Former ADA instructor wins TRADOC award
April 15, 2010
- Chief Warrant Officer wins for work with 32nd Army Air and Missile Defense Command in Fort Bliss, Texas.
- Four other Fires Center of Excellence instructors finish in top three of their categories.
FORT SILL, Okla.--A former air defense artillery instructor was recently announced as the Training and Doctrine Command warrant officer instructor of the year for 2009.
Chief Warrant Officer Adam Shereyk, 32nd Army Air and Missile Defense Command, Fort Bliss, Texas, was recognized for his work as an instructor with the 2nd Battalion, 6th ADA Regiment, 6th ADA Brigade, which relocated from Fort Bliss to Fort Sill during Shereyk's time as an instructor.
Shereyk was the senior instructor for the 140A Warrant Officer Basic Course and an instructor and program manager for the Air Defense Airspace Management Cell Resident Course for two and a half years. He transferred to the 32nd AAMDC at the end of January, and he no longer teaches, but instead works as a command and control systems integrator.
"I see this as an award for the unit a group effort. I didn't do this on my own it took the support of my unit ... my family," said Shereyk, who is originally from Chicago. "I think the award reflects on the Air Defense branch, warrant officers and my fellow instructors, too."
Shereyk will be presented the prestigious award along with other TRADOC instructors of the year May 18 at a ceremony in Newport News, Va.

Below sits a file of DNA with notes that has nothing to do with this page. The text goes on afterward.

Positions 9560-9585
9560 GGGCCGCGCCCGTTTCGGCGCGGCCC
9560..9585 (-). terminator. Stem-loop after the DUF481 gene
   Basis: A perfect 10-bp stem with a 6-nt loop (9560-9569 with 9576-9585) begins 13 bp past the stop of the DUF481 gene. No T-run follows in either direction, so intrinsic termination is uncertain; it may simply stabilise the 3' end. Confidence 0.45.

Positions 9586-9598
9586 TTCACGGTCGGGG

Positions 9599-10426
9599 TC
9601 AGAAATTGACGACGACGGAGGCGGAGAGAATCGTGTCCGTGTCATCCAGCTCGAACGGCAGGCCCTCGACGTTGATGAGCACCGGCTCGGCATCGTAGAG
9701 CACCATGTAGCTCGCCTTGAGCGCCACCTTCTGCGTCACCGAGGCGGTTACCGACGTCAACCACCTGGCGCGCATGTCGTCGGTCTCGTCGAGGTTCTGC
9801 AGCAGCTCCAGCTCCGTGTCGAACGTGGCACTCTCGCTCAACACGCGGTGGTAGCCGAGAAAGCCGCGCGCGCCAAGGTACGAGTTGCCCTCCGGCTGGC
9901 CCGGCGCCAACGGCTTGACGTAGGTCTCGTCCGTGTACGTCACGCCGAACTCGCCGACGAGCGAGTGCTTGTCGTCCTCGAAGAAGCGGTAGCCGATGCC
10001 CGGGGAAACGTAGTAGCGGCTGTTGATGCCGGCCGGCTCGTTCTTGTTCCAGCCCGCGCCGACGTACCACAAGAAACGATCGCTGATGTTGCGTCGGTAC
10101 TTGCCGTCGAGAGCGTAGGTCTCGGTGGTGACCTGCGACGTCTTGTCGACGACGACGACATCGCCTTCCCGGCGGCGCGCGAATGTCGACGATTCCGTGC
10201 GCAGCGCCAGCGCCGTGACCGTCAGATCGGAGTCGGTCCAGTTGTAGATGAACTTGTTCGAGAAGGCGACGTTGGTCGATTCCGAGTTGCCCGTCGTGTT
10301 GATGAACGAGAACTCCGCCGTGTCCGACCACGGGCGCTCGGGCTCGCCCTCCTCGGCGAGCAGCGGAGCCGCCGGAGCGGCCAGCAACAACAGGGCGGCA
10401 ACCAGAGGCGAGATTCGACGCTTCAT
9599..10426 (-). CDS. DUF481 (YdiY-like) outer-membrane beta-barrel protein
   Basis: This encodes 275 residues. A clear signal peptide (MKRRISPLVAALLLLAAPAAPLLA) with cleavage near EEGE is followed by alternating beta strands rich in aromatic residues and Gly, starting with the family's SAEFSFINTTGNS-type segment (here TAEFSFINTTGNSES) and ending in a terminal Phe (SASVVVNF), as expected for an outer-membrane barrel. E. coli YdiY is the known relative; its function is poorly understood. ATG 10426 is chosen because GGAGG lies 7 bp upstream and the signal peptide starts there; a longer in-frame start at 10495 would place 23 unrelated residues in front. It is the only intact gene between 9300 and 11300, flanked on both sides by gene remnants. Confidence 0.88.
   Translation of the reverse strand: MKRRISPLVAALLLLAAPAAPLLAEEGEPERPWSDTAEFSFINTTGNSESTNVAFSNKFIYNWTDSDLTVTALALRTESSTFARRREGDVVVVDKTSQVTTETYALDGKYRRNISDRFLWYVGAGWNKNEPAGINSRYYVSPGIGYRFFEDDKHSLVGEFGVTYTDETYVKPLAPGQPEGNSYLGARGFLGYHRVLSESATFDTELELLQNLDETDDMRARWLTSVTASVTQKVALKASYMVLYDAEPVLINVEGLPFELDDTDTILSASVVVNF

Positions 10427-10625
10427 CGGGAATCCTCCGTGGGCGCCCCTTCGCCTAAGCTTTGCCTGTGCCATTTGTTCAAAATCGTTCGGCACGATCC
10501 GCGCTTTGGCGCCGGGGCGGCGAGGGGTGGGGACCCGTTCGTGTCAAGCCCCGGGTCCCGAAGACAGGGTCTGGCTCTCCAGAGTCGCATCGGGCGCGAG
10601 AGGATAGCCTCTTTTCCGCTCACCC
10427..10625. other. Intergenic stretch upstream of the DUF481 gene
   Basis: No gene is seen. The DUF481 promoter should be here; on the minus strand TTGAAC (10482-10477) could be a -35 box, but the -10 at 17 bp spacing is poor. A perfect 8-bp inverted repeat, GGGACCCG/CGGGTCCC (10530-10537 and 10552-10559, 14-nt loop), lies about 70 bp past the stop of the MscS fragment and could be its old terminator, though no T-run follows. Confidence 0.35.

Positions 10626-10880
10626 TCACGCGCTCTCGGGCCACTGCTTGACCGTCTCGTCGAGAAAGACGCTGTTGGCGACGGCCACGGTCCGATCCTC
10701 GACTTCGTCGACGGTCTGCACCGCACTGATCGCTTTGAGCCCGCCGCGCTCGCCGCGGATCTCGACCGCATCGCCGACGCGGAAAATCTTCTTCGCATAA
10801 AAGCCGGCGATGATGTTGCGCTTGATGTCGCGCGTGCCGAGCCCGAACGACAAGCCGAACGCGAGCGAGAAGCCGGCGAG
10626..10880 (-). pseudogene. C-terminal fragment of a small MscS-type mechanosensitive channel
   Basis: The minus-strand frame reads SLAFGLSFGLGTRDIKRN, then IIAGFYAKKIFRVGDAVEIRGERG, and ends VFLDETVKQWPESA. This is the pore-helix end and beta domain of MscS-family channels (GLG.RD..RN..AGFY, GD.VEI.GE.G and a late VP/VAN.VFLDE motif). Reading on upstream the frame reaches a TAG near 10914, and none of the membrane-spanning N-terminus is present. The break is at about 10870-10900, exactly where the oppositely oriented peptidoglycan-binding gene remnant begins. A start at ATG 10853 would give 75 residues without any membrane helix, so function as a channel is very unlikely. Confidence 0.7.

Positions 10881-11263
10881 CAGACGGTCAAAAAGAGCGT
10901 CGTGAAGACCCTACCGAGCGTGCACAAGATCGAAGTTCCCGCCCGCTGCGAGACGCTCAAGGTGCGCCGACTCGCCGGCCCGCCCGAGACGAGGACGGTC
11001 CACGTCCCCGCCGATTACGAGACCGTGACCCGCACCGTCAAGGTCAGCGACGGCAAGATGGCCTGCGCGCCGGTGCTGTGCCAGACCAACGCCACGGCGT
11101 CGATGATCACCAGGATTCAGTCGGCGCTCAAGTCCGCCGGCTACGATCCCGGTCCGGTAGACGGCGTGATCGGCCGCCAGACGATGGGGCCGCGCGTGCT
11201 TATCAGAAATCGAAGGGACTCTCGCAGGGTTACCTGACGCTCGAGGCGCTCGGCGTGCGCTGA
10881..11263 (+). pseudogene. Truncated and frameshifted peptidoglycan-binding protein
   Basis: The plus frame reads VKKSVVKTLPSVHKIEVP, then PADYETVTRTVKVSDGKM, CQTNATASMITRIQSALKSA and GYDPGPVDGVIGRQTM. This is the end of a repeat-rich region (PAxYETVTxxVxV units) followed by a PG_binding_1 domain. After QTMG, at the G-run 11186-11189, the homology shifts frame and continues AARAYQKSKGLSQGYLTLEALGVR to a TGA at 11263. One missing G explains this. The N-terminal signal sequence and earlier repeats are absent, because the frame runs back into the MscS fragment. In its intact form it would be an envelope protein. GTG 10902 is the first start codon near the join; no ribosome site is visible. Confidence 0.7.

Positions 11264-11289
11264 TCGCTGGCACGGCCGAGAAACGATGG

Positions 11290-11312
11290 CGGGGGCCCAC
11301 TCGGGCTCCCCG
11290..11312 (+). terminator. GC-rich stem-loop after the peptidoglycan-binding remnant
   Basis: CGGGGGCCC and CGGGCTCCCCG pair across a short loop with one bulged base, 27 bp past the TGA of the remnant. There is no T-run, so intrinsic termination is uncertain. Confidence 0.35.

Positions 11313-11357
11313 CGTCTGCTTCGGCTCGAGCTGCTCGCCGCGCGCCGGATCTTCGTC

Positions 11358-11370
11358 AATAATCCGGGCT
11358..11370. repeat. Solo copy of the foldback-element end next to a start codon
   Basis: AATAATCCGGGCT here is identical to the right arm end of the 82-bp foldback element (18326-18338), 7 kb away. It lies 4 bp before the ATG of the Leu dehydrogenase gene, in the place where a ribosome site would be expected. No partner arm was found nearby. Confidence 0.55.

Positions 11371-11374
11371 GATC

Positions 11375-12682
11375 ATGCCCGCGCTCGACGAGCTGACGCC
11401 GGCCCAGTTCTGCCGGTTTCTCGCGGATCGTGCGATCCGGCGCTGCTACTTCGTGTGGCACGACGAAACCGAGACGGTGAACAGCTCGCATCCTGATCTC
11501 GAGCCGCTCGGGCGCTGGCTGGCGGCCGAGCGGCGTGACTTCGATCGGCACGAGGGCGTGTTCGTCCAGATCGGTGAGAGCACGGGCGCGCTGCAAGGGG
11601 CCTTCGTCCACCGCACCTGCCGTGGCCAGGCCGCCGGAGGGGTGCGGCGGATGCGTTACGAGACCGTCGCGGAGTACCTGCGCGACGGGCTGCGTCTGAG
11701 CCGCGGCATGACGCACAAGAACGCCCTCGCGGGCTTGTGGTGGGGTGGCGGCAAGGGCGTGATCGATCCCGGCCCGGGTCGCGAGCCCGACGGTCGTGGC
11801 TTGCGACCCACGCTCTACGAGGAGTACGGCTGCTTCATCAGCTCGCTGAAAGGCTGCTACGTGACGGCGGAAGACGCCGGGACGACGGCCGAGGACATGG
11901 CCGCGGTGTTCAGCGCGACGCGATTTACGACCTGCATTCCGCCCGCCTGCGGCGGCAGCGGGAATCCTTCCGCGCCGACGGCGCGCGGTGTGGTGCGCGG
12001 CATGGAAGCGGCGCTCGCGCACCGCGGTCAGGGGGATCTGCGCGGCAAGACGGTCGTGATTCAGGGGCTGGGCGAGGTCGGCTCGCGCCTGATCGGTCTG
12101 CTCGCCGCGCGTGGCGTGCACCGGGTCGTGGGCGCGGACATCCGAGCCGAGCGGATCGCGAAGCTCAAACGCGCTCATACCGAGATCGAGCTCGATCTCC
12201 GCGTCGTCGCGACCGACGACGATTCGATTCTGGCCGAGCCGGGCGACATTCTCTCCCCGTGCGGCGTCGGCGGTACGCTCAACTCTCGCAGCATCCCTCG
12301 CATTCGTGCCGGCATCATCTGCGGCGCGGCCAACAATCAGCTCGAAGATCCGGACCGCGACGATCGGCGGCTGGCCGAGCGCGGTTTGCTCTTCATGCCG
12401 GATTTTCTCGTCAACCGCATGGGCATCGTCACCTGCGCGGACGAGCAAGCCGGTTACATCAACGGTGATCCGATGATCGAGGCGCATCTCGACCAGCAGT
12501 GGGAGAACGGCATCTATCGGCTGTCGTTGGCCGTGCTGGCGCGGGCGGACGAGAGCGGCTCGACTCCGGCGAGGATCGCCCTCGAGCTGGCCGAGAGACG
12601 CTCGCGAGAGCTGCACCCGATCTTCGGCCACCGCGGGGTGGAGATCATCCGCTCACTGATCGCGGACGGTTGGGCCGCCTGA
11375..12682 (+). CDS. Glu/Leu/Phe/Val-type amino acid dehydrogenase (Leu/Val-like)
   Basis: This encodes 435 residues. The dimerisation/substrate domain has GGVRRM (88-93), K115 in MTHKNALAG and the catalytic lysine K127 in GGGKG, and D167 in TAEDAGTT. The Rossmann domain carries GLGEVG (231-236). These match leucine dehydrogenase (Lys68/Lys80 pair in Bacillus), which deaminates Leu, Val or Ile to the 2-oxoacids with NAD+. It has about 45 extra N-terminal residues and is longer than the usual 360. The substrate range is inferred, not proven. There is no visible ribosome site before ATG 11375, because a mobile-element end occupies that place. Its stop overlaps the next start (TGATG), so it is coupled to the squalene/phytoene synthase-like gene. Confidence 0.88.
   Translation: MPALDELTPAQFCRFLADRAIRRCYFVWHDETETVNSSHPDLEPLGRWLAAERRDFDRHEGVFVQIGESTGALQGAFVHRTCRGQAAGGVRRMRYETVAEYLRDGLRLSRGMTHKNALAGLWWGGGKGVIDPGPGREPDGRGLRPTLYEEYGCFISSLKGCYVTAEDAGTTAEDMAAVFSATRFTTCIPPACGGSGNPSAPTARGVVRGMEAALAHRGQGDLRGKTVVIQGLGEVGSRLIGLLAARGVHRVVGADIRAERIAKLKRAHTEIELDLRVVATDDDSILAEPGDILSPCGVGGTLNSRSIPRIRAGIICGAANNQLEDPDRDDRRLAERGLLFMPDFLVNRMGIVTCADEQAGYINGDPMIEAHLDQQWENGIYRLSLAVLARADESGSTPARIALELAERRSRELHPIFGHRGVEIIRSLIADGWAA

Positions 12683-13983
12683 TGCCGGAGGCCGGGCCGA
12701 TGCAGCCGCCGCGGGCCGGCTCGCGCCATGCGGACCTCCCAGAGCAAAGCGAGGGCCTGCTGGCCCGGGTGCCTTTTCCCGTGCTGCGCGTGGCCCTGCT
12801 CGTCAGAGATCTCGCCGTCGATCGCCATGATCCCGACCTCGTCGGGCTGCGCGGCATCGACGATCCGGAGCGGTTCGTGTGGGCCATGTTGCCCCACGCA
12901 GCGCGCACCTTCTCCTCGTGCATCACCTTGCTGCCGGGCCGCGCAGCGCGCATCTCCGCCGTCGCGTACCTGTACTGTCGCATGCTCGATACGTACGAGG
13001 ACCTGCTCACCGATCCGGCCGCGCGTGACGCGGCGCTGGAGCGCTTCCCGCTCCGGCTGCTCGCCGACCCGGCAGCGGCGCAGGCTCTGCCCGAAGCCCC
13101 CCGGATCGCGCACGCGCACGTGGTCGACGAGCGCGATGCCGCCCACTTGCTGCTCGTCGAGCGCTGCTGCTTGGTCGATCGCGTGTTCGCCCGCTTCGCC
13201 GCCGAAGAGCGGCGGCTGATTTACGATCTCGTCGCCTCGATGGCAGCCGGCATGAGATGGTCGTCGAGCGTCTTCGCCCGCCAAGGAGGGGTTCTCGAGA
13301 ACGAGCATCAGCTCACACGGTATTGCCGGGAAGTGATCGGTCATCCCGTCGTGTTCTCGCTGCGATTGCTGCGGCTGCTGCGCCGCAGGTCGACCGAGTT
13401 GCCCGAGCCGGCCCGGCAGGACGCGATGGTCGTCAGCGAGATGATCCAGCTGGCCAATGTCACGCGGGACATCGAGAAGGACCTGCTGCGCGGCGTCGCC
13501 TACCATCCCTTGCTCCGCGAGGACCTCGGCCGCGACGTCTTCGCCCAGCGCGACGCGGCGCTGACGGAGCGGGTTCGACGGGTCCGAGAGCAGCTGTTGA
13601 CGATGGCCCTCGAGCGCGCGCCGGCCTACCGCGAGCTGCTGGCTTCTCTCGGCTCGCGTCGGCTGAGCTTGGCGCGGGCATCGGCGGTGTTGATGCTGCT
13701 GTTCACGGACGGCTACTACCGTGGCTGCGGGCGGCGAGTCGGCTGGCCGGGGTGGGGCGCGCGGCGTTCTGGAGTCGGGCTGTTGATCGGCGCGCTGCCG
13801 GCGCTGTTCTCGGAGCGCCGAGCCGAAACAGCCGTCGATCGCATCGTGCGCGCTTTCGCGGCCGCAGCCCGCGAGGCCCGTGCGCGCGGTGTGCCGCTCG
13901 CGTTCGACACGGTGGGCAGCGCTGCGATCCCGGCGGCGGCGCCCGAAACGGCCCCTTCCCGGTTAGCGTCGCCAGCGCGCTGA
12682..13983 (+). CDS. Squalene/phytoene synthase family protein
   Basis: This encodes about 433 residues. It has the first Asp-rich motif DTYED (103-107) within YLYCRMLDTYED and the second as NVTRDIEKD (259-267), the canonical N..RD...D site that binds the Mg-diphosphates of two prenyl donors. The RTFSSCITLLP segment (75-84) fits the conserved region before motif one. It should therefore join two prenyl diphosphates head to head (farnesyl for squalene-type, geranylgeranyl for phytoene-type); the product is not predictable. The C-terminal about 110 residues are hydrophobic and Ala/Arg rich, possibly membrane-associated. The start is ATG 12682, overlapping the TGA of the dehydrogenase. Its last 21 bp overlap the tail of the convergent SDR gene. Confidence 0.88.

Shereyk said he was completely shocked when he heard he was the instructor of the year.
"Not that I didn't think that I deserved the award, but I wasn't expecting it," said Shereyk, who lives with his wife and children in El Paso, Texas.
It was no surprise to Shereyk's former Battalion Commander Lt. Col. Kyle Foley, 2nd-6th ADA, who was also his senior rater.
"He's the most professional instructor that I've seen," said Foley. "He's also an outstanding father and husband."
Shereyk's accomplishments for 2009 include assisting with the development of the program of instruction for the airspace control integration for TRADOC, Foley said.
The POI was validated by a mobile training team at Fort Campbell, Ky., in December, who trained airspace managers and air defenders in brigade combat teams for deployment, Foley said.
"That instruction was right on the money according to feedback from Soldiers who took the training," Foley said.
Shereyk also trained about 35 warrant officer during the year in the WOBC the initial course for ADA warrants, Foley said.
Shereyk said he enjoyed being an instructor at the ADA school.
"It was a very rewarding experience mainly because you see the fruits of your labor with the former students, who are now out in the field," Shereyk said. "It's nice getting calls back saying, 'Hey, we know you trained this guy because he's doing great things."
What was the most challenging part of being an instructor' All the things that an instructor has to do besides teach, he said. These included meetings, conference, briefings, paperwork and much more.
"There is so much extra stuff that goes beyond than just doing the teaching," Shereyk said. "Having time management and patience are definitely virtures."
Editor's Note: Four other Fires Center of Excellence instructors were among the top three finalists in their respective categories in the TRADOC competition. They were Chief Warrant Officer Jimmy Gomez, 428th FA Brigade, FA School; Air Force Master Sgt. Dusty Hodges, Joint and Combined Integration Directorate; Sgt. 1st Class Spencer Knight, Noncommissioned Officers Academy, ADA Senior Leader Course; and Alfred Sandoval, 428th FA, FA School.